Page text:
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Published: 17:49, 17 October 2019
| Updated: 17:50, 17 October 2019
A husband accused of murdering his wife 20 years ago has told a court that when she disappeared, she was depressed and had spoken in the past of suicide.
Andrew Griggs, 57, said his wife Debbie suffered from post-natal depression following the birth of their three sons and was acting the same just before she went missing from her home in Deal, pregnant with their fourth child.
“I believed she was under the doctor because she told me she wasn’t taking her tablets for depression because she didn’t need them,” Griggs told Canterbury Crown Court.
He said his wife loved their children but had said more than once in the past that “I might as well kill myself.”
In January 1999 Debbie told him she was pregnant.
“She was very down with mood swings and it was hard to deal with,” Griggs said. “I did say to her that the baby wasn’t mine but it was an off the cuff remark because I was fed up of being accused of affairs all the time and we hadn’t been sleeping together that much.”
He said he had consulted a solicitor about divorce in 1999 after Debbie had locked him out of the house, had hit him and bitten his hand when he was in their shop and had hit him and bitten him again on the elbow when he was in the shop.
She had thrown all his clothes through the shop front door in bin bags.
He put divorce proceedings on hold because he did not want it to happen and they had had a reconciliation.
“I still loved Debbie and the children,” Griggs said. “I did not want to lose her.”
Griggs said problems in their marriage surfaced after the birth of their first child when his wife suffered post-natal depression.
“She changed from a fun, bubbly and loud person into someone who was withdrawn, quiet, very down and who no longer took care of herself,” he said.
“The relationship between us was good but I couldn’t understand these problems and it was not easy to live with her.”
Griggs told the court that his wife accused him of having affairs with people at his sailing club and customers in the shop. “Anyone I ever spoke to,” he said.
“If we had arguments I would just walk away but Debbie would go off in her car and just drive around. I did not know at the time where she went to and I would call it going walkabout.”
He told the court that a new business bank account was set up in his name only after Debbie took the business cheque books and this caused problems paying bills.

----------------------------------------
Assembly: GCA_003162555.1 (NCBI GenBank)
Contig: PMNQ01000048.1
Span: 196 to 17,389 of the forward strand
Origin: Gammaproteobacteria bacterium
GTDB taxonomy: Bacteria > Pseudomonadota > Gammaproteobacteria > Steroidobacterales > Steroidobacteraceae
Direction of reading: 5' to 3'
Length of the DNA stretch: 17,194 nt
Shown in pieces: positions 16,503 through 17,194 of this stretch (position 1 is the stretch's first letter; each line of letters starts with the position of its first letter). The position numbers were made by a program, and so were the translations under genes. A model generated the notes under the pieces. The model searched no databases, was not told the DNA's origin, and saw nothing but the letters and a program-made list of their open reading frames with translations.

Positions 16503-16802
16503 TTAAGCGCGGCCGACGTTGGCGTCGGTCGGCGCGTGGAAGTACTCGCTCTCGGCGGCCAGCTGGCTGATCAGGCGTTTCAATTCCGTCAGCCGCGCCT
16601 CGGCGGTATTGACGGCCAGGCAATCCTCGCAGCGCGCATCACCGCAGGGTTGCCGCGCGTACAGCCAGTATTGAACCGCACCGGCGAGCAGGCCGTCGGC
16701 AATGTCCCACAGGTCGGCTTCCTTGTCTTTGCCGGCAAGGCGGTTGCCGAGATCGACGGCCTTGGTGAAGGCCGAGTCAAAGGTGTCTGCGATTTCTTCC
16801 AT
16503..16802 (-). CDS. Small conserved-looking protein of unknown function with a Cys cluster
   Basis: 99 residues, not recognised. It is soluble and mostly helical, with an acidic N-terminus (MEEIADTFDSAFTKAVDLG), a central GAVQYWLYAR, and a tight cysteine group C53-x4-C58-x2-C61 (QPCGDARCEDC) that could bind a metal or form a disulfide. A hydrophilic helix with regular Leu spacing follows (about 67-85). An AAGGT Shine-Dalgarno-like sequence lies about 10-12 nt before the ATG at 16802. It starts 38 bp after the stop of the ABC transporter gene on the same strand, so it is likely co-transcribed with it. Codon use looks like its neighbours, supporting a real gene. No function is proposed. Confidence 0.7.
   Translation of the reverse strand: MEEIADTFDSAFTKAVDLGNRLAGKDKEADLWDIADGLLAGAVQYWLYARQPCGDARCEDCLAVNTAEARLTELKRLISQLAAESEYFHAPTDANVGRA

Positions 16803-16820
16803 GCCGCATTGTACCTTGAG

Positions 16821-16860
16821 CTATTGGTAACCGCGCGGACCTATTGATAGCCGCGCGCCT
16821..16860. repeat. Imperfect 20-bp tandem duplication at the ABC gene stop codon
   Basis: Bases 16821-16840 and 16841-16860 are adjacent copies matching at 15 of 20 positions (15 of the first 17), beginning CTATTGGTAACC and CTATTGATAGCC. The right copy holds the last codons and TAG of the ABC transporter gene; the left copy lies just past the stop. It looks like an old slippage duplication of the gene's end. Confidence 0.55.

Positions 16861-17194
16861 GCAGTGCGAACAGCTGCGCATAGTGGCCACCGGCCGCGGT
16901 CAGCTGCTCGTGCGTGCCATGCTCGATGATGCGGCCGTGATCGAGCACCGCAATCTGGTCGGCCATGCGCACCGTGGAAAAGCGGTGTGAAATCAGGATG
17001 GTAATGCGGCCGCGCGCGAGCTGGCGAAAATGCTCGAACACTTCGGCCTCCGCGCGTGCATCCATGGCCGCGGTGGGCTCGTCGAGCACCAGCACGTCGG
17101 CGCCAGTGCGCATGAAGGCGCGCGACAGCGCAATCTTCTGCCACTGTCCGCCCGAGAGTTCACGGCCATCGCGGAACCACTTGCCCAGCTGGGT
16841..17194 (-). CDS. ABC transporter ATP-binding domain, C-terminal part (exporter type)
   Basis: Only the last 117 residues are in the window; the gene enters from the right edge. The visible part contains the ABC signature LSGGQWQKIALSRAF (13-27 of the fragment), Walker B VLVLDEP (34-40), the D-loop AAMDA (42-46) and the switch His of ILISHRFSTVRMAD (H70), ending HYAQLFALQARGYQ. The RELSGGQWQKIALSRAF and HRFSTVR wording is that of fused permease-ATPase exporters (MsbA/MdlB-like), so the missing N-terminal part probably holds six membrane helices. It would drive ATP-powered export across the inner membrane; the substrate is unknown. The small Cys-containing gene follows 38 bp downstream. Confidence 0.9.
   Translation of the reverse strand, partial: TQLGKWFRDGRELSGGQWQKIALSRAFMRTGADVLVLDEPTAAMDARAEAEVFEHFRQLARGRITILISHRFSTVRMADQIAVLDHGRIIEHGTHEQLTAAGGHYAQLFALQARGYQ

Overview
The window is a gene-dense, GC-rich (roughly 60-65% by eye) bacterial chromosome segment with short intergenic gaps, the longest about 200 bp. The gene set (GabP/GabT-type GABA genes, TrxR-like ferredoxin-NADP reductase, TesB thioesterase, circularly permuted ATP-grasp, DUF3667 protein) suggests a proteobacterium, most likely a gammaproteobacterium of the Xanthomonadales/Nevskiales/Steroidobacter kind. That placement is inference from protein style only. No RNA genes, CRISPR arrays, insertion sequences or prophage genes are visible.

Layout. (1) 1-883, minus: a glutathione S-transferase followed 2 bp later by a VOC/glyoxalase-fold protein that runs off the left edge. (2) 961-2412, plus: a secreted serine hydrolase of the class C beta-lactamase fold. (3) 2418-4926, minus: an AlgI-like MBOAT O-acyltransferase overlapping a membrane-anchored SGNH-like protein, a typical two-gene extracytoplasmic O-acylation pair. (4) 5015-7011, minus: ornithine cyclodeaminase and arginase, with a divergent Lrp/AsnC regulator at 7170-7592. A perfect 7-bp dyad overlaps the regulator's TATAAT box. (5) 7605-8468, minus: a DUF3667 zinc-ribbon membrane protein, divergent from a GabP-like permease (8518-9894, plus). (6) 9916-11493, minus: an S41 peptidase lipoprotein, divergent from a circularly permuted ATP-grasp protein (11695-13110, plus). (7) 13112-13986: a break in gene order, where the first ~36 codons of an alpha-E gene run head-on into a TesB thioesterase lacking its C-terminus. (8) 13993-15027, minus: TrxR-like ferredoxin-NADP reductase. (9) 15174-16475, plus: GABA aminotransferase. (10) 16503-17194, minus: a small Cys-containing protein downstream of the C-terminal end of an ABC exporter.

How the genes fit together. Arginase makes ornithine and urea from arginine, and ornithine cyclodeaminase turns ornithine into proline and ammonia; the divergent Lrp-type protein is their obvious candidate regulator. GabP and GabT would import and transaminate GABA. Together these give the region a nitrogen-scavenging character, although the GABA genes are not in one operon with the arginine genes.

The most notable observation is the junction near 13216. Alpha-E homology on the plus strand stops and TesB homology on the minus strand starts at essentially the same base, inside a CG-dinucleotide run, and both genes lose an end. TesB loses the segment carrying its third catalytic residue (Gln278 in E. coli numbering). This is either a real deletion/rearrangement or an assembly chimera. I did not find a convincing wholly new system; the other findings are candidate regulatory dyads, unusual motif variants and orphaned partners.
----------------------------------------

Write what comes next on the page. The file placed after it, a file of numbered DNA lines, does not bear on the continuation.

He said his parents ran the business and it was their and the accountant’s idea to do this. “My role was to do as I was told and sign
the documents,” he said.
After the reconciliation he moved back home and on the evening of his wife’s disappearance he was watching television with one of his sons and fell asleep.
“The next thing Debbie was shouting at me,” Griggs told the court. “She said it’s ok for you to fall asleep. Let’s see how you cope with them 24 hours a day. And then she walked out.
“I thought she’d gone off to cool down again. It had often happened in the past.”
The next day when she was not there he went out looking for her and rang around her friends and family. That evening, just before 10pm, he rang the police and reported her missing.
Asked by his barrister: “Did you murder Debbie Griggs?” Griggs replied: “No, I didn’t.”
Read more from the trial:
Mother feared she was in danger from husband following threats
Cross examined by Duncan Atkinson QC, prosecuting, Griggs denied trying to blacken his wife’s name because he wanted to divorce her and have custody of his sons.
He denied trying to portray her as a bad mother by telling the police that he was concerned about her and his children by insinuating that his wife had injured his eldest son.
“The police wanted to know about the state of her mind,” Griggs said.
He denied that Debbie had “gone walkabout” only once before, having told the police it was 30 or 40 times.
“Was this something to blacken Debbie’s name and make the police not look at you,” Mr Atkinson said.
Griggs said no.
The trial continues.
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More by this authorSian Napier